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Serbian-Americans torn between two homelands

Worried about relatives and bound by a common past, they largelycondemn NATO attacks

Verka Ladasvasc, who left Serbia 10 years ago for Chicago, covers her mouth with a worried hand as a map of Kosovo flashes on a TV news program, pinpointing the sites where NATO planes dropped bombs Wednesday.

Ms. Ladasvasc's son, daughter-in-law, and two-year-old grandson live very close to Belgrade, and she has tried all day to get a call through to them without success.

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"I was there with them, last month," she says quietly in halting English, her eyes glued to the TV set at the Simplon Orient Express, one of a handful of Serbian restaurants in the Chicago area.

Indeed, every time news programs show US jets taking off on bombing runs over Belgrade, Serbian-Americans are worried and angry. Although the 1.2 million Serb immigrants have melded into America like many other ethnic groups, they have also not forgotten their roots.

They have their own newspapers, radio stations, and fraternal orders. Serbian-American parents send their children to Serb summer camps so they can learn about the Orthodox faith and their history. In short, they share a long and important heritage with the people now undergoing the stress of war.

"We have a powerful attachment to our past, but we live in a society that does not value this. It makes us an anomaly within American culture," explains Marco Trbovich, a resident of Pittsburgh and the assistant to the president of the United Steel Workers. "It is something enduring in a changing world."

That enduring spirit helped the Serbs survive 500 years under harsh Ottoman rule. Despite the oppression, Serbs maintained their allegiance to the Orthodox faith and to the cultural heritage.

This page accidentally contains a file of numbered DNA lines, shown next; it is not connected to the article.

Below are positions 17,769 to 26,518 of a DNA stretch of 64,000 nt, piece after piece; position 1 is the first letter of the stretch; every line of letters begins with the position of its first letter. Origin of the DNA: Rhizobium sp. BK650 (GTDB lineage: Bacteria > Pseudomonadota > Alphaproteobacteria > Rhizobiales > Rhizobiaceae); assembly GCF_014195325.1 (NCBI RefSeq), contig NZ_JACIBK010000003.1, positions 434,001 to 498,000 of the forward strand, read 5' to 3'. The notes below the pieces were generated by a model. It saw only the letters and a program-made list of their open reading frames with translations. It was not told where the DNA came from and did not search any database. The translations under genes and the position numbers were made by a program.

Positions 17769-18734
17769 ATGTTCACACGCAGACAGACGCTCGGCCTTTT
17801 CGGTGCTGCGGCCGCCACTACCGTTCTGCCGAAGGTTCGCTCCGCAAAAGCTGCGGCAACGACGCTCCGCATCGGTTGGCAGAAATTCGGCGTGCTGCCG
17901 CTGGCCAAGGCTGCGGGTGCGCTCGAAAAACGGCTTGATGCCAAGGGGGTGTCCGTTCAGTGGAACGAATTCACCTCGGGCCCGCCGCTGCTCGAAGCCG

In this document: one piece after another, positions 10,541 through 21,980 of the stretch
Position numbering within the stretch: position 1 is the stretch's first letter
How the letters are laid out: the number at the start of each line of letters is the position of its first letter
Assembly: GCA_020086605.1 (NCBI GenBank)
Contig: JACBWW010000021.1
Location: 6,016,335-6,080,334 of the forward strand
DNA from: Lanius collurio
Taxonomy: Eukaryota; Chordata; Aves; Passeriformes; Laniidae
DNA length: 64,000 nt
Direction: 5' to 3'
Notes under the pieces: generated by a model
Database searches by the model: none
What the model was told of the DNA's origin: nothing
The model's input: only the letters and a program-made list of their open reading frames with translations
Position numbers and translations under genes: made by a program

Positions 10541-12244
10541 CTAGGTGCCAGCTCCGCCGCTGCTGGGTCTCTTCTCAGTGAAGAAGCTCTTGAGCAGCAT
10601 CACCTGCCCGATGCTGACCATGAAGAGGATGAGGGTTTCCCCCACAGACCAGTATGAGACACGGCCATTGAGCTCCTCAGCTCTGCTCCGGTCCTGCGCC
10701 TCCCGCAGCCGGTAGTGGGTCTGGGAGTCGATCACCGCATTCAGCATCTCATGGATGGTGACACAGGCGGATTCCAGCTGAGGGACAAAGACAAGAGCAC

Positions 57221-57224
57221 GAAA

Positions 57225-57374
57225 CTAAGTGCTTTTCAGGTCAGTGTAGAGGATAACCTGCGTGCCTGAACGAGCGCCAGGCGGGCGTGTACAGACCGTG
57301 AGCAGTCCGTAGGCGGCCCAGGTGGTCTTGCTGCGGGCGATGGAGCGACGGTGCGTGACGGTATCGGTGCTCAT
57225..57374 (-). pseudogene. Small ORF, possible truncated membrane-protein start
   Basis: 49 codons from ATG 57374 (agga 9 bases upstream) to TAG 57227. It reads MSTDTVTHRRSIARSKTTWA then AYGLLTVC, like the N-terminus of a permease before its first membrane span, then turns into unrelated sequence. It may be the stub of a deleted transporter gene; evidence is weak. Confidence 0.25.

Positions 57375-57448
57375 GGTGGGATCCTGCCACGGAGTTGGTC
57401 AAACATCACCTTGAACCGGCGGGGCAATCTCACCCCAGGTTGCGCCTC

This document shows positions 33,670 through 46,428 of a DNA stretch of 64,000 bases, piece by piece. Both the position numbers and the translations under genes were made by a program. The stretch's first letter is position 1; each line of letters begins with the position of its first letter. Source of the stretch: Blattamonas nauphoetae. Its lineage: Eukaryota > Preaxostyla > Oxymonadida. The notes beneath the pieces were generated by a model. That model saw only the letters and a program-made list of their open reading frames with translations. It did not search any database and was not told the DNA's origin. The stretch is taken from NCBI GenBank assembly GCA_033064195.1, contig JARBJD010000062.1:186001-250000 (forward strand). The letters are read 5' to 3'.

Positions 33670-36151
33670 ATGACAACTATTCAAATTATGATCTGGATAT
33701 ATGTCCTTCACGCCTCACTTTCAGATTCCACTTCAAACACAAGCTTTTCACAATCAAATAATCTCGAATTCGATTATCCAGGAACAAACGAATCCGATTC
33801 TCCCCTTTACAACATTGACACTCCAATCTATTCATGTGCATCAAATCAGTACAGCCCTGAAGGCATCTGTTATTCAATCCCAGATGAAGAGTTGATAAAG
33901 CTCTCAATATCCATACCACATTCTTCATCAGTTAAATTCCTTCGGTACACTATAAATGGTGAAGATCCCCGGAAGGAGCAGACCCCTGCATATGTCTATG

That's why Serbian-Americans, many of whom do not support Serb strongman Slobodan Milosevic, are upset over the NATO bombings. The US-led attack that began Wednesday is the first time NATO has attacked a sovereign country in its 50-year history. It came after months of diplomacy failed to put an end to the fighting that killed 2,000 people and left hundreds of thousands homeless in the separatist Yugoslav province of Kosovo.

MANY of Serbians' sacred sites are in Kosovo, which is populated primarily by ethnic Albanians. "Kosovo is our Holy Land. We have over 1,300 churches and monasteries there," says Slavko Panovic, president of the Serbian National Defense Council in Chicago.

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Although Serbs have protested outside the White House, they still don't feel their side of the story is being told. Back in the Orient Express, in between dishing up chicken soup and muckalica (spicy pork tenderloin), Bilja Nacic says, "Every news [story] just reports how many Albanians were killed. Do you ever hear about how many Serbians were killed?"

The Serbs are also stunned because they were the only Balkan group to support the Allies during World War II. More than 500 US pilots were rescued by the Serbs after they were shot down coming back from bombing runs over Romania. Mr. Panovic still remembers sitting on his grandmother's lap when Nazi soldiers came looking for his grandfather, a guerrilla fighter. "When she wouldn't tell them where he was, they shot her," he recalls.

The wars that have engulfed the Central European region since World War I are one of the reasons there have been waves of Serbian immigrants. Many have ended up in the industrial cities, working in steel mills or auto plants. "They were uneducated but strong and willing workers," says Mr. Trbovich, whose father and grandfather both worked in the steel mills.

The sons and daughters of the steel workers, however, went to college. They also moved out of the inner city areas to the suburbs. With education, came prosperity. Today, Serbian-Americans run large corporations. In the US Senate, George Voinovich (R) of Ohio has Serbian roots, as does Rep. Rod Blagojevich, a democrat from Chicago. This week, Senator Voinovich joined 40 other senators in opposing US involvement in the NATO campaign.

Now, many Serbian-Americans feel powerless. Danielle Sremac, who is involved in Serbian causes, says she has been busy fielding phone calls. "This is all very confusing to them," she says. "Our views seem completely irrelevant to anyone in the US."

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